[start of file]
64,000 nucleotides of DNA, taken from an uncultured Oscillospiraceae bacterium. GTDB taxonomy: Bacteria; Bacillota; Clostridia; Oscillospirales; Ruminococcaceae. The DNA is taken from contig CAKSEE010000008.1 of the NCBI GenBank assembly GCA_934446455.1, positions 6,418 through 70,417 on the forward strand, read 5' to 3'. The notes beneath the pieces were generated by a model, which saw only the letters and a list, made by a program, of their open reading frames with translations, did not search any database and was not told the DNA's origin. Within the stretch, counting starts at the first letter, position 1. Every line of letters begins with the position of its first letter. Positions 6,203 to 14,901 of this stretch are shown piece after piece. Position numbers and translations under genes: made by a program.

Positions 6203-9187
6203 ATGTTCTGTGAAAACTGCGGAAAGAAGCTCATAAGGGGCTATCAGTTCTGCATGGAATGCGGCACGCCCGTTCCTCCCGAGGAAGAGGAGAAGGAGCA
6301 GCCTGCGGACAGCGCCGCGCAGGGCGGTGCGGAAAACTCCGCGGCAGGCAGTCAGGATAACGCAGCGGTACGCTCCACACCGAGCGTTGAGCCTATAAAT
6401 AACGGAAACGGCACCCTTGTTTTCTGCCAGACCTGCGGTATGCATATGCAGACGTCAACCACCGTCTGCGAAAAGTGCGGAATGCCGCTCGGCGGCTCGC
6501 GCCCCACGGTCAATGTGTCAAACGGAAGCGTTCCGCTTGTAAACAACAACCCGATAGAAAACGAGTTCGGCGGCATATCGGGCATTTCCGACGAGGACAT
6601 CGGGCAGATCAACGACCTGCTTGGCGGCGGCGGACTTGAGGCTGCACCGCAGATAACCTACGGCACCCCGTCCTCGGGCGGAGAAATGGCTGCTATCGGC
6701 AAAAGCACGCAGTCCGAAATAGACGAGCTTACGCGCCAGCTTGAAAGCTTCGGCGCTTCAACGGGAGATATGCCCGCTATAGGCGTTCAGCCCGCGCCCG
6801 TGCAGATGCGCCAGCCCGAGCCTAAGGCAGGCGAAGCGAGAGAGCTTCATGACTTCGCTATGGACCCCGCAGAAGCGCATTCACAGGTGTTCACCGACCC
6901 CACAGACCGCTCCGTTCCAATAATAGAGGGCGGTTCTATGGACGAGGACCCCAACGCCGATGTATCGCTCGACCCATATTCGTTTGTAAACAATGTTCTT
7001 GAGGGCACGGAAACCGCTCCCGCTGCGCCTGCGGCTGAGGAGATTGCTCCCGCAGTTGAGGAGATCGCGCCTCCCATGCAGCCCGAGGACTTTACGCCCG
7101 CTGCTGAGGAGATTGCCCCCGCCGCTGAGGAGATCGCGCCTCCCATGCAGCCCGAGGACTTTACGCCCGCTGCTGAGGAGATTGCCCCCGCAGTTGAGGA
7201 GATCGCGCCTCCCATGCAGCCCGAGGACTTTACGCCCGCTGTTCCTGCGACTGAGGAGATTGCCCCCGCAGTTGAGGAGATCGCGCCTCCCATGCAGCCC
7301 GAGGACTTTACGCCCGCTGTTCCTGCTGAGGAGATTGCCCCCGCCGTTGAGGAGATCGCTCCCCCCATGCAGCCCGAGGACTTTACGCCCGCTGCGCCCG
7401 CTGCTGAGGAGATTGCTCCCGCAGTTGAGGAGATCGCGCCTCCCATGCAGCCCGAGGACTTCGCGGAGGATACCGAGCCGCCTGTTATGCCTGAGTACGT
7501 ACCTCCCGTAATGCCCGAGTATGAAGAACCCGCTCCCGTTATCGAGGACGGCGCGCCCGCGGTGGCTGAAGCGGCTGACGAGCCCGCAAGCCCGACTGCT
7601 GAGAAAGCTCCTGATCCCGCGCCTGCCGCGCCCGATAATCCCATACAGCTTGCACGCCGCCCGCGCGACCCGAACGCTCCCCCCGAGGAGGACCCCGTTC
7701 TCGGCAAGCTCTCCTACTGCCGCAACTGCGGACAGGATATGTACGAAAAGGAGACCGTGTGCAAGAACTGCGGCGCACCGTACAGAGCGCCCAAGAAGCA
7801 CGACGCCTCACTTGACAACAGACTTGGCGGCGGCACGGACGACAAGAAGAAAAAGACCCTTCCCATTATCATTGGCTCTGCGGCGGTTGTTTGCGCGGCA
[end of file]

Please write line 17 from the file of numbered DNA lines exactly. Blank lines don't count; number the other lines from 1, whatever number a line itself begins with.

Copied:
7601 GAGAAAGCTCCTGATCCCGCGCCTGCCGCGCCCGATAATCCCATACAGCTTGCACGCCGCCCGCGCGACCCGAACGCTCCCCCCGAGGAGGACCCCGTTC